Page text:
When Auditory Processing Disorder Keeps You Isolated
There’s help available if you struggle to understand what other people are saying
For the second time, my 86-year-old father has decided to forego a standing monthly lunch date with a group of friends. He no longer enjoys these gatherings because, even with hearing aids, he can't understand a word anyone says — he may be experiencing a central auditory processing disorder (APD).
The American Speech-Language-Hearing Association refers to central auditory processing disorders as deficits in how one processes auditory information – what the brain does with what the ears hear. APD is commonly thought to be a neurologic issue from damage to the central auditory nervous system.
Other causes include long-term noise exposure, like being in loud work environments or delayed access to hearing aids.
However, Dr. Jay Lucker, professor emeritus at Howard University with an audiology practice in Reston, Virginia, notes that there are numerous types of APD, and they often involve other systems, such as executive functioning, attention, decision-making, and language processing.
In addition, APD could result from an accident, such as a traumatic brain injury, a disease process like multiple sclerosis, or an unaddressed childhood developmental issue. Other causes include long-term noise exposure, like being in loud work environments or delayed access to hearing aids.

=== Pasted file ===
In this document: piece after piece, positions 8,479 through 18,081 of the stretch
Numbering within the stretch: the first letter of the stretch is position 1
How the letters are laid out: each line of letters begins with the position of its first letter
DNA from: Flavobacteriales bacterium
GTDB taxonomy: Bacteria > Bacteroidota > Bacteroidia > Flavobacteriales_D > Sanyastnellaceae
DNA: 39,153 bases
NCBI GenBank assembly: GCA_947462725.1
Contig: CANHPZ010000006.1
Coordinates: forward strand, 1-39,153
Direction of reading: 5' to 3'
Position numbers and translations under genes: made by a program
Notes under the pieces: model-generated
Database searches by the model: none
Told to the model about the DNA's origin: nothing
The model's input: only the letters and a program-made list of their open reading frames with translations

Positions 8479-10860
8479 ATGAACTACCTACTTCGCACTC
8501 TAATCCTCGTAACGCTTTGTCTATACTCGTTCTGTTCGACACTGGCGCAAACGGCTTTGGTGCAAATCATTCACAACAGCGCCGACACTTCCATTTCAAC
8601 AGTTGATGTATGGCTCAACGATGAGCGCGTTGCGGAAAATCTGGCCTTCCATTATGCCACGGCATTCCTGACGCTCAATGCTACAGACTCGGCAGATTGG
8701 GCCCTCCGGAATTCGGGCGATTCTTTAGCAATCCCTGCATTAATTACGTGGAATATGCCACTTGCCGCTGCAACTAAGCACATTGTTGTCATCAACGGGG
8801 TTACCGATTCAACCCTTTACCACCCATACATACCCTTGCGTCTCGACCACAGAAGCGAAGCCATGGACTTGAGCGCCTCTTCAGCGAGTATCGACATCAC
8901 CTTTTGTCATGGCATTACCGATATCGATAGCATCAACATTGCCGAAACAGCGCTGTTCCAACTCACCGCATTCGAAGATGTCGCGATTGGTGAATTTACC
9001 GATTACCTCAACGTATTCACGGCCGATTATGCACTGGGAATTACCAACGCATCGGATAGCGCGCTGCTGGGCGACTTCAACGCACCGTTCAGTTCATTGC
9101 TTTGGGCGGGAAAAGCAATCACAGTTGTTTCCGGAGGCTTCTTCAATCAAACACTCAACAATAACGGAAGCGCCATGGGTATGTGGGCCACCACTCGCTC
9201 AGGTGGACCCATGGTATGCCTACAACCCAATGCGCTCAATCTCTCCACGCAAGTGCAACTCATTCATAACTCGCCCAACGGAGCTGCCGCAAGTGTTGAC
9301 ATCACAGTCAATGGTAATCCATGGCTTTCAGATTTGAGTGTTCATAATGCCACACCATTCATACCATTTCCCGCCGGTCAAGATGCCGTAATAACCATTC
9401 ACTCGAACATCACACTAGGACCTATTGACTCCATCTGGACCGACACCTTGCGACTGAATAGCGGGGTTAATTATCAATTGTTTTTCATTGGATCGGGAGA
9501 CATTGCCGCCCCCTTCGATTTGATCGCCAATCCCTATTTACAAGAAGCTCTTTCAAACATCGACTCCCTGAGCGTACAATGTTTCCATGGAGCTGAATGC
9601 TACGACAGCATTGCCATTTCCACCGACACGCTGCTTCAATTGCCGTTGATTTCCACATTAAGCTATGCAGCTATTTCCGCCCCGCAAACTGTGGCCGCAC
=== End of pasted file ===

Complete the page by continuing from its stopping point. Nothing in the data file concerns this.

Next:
Symptoms of this disorder might involve:
- Difficulty understanding spoken language in noisy environments
- Misunderstanding messages such as sarcasm or jokes
- Frequently asking people to slow down or repeat themselves
"Further, decoding issues are common, like switching one sound for another (bag for bug) or omitting sounds (star instead of start). Dr. Rachel Cohen, an audiologist in Southwest Florida, says that APD-related problems (think hearing words in the incorrect order or having difficulty understanding one person when there are many talkers in the room) often leave people with mental and listening fatigue and anxiety, resulting in a reduced desire to socialize.
While many consider APD most evident in noisy atmospheres, architecture can also have an impact. For instance, rooms with high ceilings and large windows cause sound to reverberate. For Dr. Sandra Gordon-Salant, a hearing and speech science professor at the University of Maryland, "places of worship can be difficult hearing environments."
In the words of Gail Whitelaw, Ph.D., clinical associate professor & clinic director of the Department of Speech and Hearing Science at The Ohio State University, "many people with APD have significant communication disorders that impact their work life, their social life, and their quality of life."
What to Do If You Have Symptoms
Rather than withhold social engagements, people with hearing and listening issues should seek a formal diagnosis and treatment. Whitelaw acknowledges that "APD is thought to be underdiagnosed as listeners with these types of concerns are told they have normal hearing and their concerns are dismissed."
The best place to start is with a standard audiological evaluation. Be sure to find an APD-literate audiologist who can perform a thorough examination.